Why some computer viruses refuse to die

There are zombies on the internet – odd, undead lumps of code that roam endlessly seeking and finding fresh victims to infect that help keep the whole ugly horde staggering on, and on.

Most of these shambling data revenants are computer viruses and the most long-lived of all are worms.

“Most of those worms are self-spreading – that’s why we still see them moving around,” said Candid Wueest, principal threat researcher at Symantec, who has hunted viruses for years.

Typically, he said, when these malicious programs infected a machine, they kicked off a routine that scanned the entire net looking for other computers vulnerable in the same way as their current host.

When they found one, they installed a copy that also started scanning.

“All it takes is a few machines to get them moving around again,” he added.

The living dud

One of the most active zombie viruses is Conficker, which first struck in November 2008. At its height, the worm is believed to have infected up to 15 million Windows PCs.

The French navy, UK warships, Greater Manchester Police and many others were all caught out by Conficker, which targeted the Windows XP operating system.

The malware caused so much trouble that Microsoft put up a bounty of $ 250,000 (£193,000) for any information that would lead to the capture of Conficker’s creators.

That bounty was still live and, Microsoft told the BBC, remained unclaimed to this day.

Dr Paul Vixie, from Farsight Security, was part of the Conficker Working Group, set up when the malware was at its feverish peak.

The group had managed to stem the tide of infection, said Dr Vixie, because of the way the virus worked.

One of the ways it spread was by it checking one of a handful of net domains for instructions or updates every day.

And the first two variants of Conficker picked one domain from a list of 250 randomly generated names.

But some clever software reverse engineering worked out how the daily domains were generated.

In 2008, Dr Vixie helped to run the net’s Domain Name System so was able to co-ordinate a global effort to register every day’s possible domains before the malware’s creators did the same.

And data sent from infected machines was then “sinkholed” almost neutering Conficker’s ability to spread.

“We got it from 11 million down to one million,” said Dr Vixie. “That sounds like progress but one million is still a pretty big number.”

That zombie virus was still wandering around, said Dr Vixie.

Statistics gathered by Symantec suggest there were 1.2 million Conficker infections in 2016 and 840,000 in 2017.

India suffered the highest number of infections last year.

“The population is gradually reducing in size because eventually computers wear out or they get upgraded or replaced,” Dr Vixie said.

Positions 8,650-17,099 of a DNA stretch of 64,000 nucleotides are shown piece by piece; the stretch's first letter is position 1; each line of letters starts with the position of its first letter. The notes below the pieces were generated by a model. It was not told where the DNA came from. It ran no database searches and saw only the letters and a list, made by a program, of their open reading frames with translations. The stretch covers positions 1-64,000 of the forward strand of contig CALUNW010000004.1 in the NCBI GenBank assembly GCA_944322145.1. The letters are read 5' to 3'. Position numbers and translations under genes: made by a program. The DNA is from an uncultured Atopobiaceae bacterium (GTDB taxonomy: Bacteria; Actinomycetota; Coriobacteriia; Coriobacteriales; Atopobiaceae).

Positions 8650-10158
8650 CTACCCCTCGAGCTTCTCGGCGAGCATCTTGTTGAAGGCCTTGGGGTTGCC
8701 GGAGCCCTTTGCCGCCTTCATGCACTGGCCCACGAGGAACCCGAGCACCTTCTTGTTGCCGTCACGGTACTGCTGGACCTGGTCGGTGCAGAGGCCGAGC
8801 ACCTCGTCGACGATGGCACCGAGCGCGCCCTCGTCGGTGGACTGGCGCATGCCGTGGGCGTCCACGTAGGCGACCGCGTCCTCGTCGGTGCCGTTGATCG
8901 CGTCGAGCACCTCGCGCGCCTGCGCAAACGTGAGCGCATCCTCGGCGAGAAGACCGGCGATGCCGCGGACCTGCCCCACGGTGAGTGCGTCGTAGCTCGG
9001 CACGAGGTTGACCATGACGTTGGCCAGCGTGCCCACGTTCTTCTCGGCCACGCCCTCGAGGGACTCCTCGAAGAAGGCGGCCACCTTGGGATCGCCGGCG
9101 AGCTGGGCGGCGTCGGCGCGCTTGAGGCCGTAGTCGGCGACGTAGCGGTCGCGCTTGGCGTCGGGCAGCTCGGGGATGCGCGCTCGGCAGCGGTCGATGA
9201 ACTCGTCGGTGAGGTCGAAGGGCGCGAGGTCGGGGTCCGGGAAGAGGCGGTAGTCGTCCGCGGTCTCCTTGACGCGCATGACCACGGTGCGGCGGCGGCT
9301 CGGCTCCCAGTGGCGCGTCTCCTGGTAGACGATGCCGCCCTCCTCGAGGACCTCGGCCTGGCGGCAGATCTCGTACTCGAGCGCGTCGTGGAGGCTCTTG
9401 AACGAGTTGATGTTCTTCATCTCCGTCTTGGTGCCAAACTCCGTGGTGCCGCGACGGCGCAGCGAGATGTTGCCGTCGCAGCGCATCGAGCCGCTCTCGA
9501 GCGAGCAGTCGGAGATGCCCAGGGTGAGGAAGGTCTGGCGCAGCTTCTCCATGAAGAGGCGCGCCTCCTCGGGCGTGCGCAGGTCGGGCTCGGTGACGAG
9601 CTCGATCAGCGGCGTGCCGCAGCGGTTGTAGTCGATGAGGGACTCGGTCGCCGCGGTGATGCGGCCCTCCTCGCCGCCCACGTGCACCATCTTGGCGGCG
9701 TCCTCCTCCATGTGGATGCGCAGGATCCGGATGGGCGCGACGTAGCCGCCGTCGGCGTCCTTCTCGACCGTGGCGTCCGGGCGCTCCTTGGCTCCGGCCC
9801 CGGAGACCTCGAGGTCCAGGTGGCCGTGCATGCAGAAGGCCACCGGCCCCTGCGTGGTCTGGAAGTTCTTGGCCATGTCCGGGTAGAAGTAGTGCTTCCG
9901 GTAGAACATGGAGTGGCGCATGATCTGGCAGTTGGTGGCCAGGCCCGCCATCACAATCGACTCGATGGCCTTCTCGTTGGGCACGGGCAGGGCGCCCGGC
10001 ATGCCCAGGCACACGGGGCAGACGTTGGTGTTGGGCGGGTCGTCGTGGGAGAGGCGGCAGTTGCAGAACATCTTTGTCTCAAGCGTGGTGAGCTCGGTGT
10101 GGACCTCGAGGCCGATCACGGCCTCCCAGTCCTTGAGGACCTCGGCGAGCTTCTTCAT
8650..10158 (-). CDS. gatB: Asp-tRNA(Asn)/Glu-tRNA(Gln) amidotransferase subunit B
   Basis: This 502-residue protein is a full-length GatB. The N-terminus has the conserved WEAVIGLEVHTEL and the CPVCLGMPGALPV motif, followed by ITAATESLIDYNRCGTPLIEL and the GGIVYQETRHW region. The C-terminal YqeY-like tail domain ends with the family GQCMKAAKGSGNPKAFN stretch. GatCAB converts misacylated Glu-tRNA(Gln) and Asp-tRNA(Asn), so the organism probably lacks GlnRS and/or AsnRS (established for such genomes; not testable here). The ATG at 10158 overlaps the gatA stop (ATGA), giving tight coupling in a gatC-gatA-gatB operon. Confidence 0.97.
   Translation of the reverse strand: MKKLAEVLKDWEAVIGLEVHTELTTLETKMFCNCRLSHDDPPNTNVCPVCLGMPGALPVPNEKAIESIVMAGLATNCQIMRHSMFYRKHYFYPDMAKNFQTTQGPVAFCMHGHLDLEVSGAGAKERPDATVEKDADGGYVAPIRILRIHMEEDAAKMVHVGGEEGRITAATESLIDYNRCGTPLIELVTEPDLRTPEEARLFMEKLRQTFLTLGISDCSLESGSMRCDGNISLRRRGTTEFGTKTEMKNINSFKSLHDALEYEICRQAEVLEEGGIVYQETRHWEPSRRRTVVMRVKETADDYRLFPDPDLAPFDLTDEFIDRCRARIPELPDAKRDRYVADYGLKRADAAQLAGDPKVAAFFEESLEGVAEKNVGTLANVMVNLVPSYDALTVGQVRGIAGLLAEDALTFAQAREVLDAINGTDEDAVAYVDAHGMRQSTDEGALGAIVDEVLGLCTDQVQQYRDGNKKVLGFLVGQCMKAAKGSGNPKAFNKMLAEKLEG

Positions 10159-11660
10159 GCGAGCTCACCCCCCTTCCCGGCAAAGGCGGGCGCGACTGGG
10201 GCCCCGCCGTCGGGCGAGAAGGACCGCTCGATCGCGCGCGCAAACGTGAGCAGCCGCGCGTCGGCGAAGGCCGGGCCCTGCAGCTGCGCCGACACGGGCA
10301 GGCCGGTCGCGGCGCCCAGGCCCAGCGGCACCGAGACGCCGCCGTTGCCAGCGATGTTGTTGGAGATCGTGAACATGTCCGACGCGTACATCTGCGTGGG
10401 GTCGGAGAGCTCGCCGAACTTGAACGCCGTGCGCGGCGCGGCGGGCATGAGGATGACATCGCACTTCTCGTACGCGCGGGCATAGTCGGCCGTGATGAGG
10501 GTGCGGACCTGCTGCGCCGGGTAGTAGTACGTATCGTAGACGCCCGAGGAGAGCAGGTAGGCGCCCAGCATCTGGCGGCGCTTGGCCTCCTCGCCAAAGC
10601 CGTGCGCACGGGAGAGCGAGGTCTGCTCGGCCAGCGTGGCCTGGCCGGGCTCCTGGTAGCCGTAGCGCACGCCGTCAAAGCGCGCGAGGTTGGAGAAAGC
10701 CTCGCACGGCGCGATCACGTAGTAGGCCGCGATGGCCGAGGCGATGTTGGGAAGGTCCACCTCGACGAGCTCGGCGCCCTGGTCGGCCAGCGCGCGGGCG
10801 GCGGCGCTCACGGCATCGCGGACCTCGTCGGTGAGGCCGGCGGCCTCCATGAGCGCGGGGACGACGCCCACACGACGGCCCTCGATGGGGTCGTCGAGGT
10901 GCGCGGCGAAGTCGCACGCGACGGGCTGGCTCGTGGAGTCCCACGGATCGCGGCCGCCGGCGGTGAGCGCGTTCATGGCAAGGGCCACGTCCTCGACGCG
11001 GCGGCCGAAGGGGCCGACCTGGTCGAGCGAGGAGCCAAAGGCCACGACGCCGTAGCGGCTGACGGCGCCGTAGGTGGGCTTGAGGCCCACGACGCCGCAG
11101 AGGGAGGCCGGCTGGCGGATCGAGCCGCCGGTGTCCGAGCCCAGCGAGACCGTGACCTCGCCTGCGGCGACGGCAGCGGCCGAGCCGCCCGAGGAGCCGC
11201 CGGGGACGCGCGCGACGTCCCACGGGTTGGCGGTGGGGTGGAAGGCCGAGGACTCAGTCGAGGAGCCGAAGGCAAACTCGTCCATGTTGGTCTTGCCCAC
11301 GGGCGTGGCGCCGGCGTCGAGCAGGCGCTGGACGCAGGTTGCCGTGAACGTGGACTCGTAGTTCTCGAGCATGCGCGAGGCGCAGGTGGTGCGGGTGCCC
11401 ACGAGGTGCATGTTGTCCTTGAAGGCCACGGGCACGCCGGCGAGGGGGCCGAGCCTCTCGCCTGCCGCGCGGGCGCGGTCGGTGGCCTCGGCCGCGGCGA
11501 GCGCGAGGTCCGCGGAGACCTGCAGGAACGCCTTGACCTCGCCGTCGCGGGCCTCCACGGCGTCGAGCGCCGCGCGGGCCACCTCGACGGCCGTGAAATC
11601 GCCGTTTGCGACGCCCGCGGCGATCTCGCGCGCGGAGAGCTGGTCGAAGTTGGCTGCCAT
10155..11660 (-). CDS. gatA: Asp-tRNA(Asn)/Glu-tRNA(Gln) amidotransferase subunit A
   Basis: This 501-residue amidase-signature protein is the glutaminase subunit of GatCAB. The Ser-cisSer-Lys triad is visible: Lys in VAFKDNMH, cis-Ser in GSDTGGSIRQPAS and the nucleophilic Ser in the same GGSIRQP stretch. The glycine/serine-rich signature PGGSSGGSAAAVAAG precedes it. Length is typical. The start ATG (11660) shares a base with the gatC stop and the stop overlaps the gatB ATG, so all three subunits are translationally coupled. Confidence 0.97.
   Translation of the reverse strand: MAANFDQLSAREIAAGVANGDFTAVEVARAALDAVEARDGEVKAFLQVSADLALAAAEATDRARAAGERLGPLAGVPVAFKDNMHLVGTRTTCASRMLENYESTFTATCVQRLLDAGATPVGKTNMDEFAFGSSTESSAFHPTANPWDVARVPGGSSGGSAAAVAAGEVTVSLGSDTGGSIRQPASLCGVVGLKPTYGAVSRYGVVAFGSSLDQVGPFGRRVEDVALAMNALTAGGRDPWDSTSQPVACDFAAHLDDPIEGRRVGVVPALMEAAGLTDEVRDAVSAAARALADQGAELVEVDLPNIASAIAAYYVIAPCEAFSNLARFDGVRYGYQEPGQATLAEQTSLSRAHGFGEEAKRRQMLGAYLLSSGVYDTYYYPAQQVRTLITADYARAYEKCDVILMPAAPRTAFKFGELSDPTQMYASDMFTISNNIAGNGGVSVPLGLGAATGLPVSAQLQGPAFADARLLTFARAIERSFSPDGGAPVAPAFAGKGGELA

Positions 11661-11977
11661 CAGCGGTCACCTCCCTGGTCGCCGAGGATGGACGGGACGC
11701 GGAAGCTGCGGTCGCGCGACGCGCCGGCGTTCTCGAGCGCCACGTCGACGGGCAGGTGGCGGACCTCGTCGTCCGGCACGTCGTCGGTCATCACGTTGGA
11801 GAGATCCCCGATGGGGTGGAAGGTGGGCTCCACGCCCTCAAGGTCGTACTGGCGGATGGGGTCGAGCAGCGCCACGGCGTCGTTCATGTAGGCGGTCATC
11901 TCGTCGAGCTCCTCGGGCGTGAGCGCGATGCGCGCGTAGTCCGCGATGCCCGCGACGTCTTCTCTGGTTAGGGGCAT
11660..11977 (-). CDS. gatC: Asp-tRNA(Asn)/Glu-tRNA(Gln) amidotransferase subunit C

And that is just as well because the concerted efforts to directly combat Conficker are all but at an end.

Dr Vixie and some others still block a few of the domains its variants seeks out but only to sample the traffic they send to get an idea of the viral load Conficker places on the net.

The good news was that Conficker had never been “weaponised”, said Dr Vixie.

His theory is that Conficker escaped too early and was too successful for its creators to risk making it more malicious.

Data of the dead

But Conficker was not alone in persisting long after its initial outburst, said Mr Wueest, from Symantec.

Its network of sensors across the net regularly catches a wide range of malware that has lasted for much longer than anyone expected.

Symantec regularly sees the SillyFDC virus from 2007, Virut from 2006 and even a file infector called Sality that dates from 2003.

“We do see Dos viruses now and then,” he said. The disk operating system (Dos) is more than 36 years old and dates from the early days of the desktop PC. Even older versions ran on mainframes.

“Our guess is that sometimes it is researchers that have found an old disk and its gets run and gets detected,” said Mr Wueest.

There were many others, said Martin Lee, technical, lead for security research at Cisco.

“Malware samples can be long-lived in that they are continued to be observed ‘in the wild’ many months or years after they were first encountered,” he said.

One regularly caught in the spam traps by Cisco is another worm, called MyDoom, that appeared in 2004.

“It’s often the most commonly detected malware we get in our traps,” said Mr Lee.

But many viruses lived on in another fashion, he said, because of the way the cyber-crime underground treated code.

“Malware is rarely static,” he said, “computer code from older malware families can be shared, or stolen, and used in the development of new malware.”

One prime example of this, said Mr Lee, was the Zeus banking Trojan, whose source code was leaked in 2011.

That code had proved so useful that it was still turning up seven years later, he said.

The trend of zombie malware was likely to continue if more modern viruses were any guide, said Mr Lee.

Mirai first appeared in 2016 but is proving hard to eradicate.

“It has features suggesting that it will be exceptionally long lived,” Mr Lee said.

The bug infects networked devices unlikely to be running anti-virus software. Some cannot be upgraded to run any kind of decent protection.

As the net grows and starts to incorporate more of those dumber devices, Mirai, like Conficker will probably never be eradicated.

“With the source code of the malware leaked, and a simple method of propagation using default usernames and passwords to compromise devices, it is something that will be with us for years,” Mr Lee said.

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BBC News – Technology